The half way point


    Monte Alban:
    There was a group of about 5-6 of us, which began to split up after the weekend. When everyone was doing their own thing I went to check out Monte Alban, which I had hoped to check out the first time in Mexico but was unable to. Just 6 miles outside of the city the ancient ruins of the Zapotec capital Monte Alban are believed to have been occupied since 500 bc. I headed up to this spectacular site, which combines the ancient buildings with spectacular views of the city below. There was fog rolling in and out throughout the morning, which added to the mystical feeling. It is believed that these people may have been the 1st within Mexico to use a form of writing, as well as a written calendar. This is definitely a must see site if you are in the Oaxaca area, and once again only something like 5 USD to visit.







    The Aussie, Spaniard and I met back up and spent a few days checking out the city, and local markets. The food in the entire state of Oaxaca is fantastic, so I made sure to get my fill of that. There were three additional Mexicans in our group who had already taken off, but they certainly added to my Oaxacan experience. My time in Oaxaca has been amazing, and the people I met were directly responsible for that. One thing I really appreciated was that the Mexicans really got what the trip for me was about, and they appreciated the fact that I would be willing to travel alone, through their country. I have spent several weeks in England, and while a great country, I doubt I will go out of my way to return. Mexico on the other hand as I have previously said is a country I cannot wait to return to, even before I leave it. They are very lucky to live in such an amazing place, and while the beaches, mountains, desserts, and rain forests are all amazing places, it is the people that make Mexico what it is.





    See, everyone was Gualagetza'd


    Puerto Escondido, Oaxaca:



    As there was a taxi strike of some sort, which somehow affected the buses, the Aussie was stuck in Oaxaca unable to leave for 3 days. I finally did some rearranging and cleared out the passenger seat since the Aussie was heading to Puerto as well and gave him a lift, which worked out well as he knew all the spots as he had come from there a few weeks before. While headed south there was a roadblock setup, I assume it had to do with the recent elections as people dont seem to happy with the results, saying that it was once again rigged. Guess the US isnt the only one with this problem. As we sat for over an hour, we got to see entrepreneurship at its finest. Out of nowhere this guy with a box of donuts appears and hops into the military vehicle, where he instantly made a killing. I snapped a pic of this fantastic even as it unfolded which the military guys did not like. Instantly a tarp was setup to obstruct eyes on what was happening. I am not sure if it was because there were not enough donuts and they were greedy, or if they would get in trouble for buying donuts while on patrol or wherever they were headed. Eventually we made it to down to the hot and humid Puerto Escondido. World famous Puerto Escondido, also known as the Mexican Pipeline, was "flat"as the locals kept saying. I was hoping to see 25 ft monsters pounding down on the shore, but instead arrived with what probably 6-8 ft waves crashing down on the shore. Puerto is one giant beach break, normally closed out, though when you get a good wave it can be great. A deep water trench off the shore is the reason for this no none sense wave, as the swells travel miles before hitting the beach while barely losing any of their original power. Realistically it appeared you spend most of your time dodging the giant waves and when you grab a good one, you be-line it for the end, hoping you and your board makes it in one piece, well that is what it looked like from the shore anyway. I did return later on my way back through to see some larger waves, but still nothing like what I had hoped to see.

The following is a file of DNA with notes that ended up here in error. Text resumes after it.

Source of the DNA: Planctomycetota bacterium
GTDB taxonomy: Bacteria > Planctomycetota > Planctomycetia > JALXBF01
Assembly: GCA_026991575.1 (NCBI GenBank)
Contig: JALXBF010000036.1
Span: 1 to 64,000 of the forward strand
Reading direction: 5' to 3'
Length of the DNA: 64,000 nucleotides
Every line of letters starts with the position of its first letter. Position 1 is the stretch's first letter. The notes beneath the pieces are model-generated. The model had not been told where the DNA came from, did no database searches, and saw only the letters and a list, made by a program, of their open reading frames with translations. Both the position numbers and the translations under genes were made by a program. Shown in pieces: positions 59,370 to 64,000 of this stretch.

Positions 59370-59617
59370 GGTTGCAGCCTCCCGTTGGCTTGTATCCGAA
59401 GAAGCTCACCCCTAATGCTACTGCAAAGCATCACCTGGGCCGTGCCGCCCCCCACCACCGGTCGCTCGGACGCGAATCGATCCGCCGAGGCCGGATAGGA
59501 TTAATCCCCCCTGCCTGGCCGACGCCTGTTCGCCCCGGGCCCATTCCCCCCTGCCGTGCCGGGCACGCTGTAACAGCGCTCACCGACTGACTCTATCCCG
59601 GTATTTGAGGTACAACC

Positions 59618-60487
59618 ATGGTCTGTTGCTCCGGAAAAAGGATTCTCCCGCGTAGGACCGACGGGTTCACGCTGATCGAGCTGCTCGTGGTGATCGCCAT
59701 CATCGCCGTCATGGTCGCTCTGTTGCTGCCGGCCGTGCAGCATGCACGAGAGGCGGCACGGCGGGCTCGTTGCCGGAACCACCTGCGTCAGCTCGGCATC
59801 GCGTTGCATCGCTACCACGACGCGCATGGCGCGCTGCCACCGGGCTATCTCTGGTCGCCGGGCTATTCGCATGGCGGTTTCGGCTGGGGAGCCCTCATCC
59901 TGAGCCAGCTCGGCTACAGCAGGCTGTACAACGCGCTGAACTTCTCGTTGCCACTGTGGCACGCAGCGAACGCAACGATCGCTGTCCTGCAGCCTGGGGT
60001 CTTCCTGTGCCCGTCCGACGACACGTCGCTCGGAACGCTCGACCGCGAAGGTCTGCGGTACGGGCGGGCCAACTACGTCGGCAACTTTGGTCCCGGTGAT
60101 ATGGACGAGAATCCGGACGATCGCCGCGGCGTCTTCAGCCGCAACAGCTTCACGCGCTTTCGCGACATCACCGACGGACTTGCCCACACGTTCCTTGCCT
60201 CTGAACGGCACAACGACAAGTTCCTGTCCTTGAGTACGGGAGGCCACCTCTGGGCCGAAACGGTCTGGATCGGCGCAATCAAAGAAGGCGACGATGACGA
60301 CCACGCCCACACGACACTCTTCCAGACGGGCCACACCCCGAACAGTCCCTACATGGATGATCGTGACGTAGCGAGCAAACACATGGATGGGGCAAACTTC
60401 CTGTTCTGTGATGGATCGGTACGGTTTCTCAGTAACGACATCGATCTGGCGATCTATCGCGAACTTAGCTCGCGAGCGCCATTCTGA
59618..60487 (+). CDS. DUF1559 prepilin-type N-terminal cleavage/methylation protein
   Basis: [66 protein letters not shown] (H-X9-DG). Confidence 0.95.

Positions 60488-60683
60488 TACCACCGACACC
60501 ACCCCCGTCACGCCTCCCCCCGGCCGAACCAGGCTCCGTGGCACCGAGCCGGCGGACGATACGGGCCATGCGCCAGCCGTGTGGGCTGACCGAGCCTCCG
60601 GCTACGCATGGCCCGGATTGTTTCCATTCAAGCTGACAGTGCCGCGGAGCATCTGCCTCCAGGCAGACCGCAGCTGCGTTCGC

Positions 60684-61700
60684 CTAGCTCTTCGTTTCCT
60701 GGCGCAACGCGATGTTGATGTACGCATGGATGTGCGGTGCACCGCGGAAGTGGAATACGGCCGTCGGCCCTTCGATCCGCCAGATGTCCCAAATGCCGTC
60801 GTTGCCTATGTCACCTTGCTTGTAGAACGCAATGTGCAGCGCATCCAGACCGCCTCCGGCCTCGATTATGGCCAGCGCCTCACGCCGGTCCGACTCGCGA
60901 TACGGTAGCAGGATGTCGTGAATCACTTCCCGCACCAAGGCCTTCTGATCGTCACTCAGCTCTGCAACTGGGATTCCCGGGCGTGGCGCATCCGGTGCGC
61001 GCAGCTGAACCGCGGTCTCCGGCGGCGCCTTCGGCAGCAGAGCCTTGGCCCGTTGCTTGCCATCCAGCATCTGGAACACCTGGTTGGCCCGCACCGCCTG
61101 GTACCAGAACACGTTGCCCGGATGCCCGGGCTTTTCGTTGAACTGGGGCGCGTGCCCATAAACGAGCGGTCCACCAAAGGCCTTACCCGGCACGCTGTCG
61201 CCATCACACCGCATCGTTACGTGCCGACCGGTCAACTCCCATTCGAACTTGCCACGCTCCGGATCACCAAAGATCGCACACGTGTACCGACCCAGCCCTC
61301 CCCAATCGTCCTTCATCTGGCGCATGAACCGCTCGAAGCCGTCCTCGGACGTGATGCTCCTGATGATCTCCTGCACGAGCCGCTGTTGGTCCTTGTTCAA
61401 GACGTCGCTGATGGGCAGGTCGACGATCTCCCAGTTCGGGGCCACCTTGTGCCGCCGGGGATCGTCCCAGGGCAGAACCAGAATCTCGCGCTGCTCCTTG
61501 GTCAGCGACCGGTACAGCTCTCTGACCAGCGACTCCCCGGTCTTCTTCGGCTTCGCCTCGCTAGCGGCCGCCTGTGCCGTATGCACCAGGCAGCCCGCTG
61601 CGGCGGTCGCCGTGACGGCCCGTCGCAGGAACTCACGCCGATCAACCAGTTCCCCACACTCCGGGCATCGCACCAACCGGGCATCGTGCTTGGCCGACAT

I quickly realized Puerto wasnt for me, but there are many small beach towns in both directions that were. In one particular beach town we were staying at my Aussie friend bumped into different friends from home randomly several. One he knew was living down there for part of the year, but the other 2 sightings were within a week of each other, and were of the "I just saw him walking by" kind of deals. This worked out great as we usually had an entourage of 6-10, though that is definitely bad surfing etiquette. Great for hanging out when the surf is small, never good when hitting the water, so we made sure not to all paddle out at once as no one wants to be surfing and see a group of 10 roll up. Seriously, these bastards are everywhere, FOX needs to relax on those Muslims, its the damn Aussies that are taking over the world. Due to this I pretty much gave up on Spanish for a few weeks. The obvious downside to hanging with the Aussies was that not only has my Spanish not improved, but I am pretty sure my English has gotten worse.



    Character limit hit, additional story and pics here: Missing Person No. 38153729
    2Guys1Truck: 2004 AWD Chevy Astro from California to Colombia!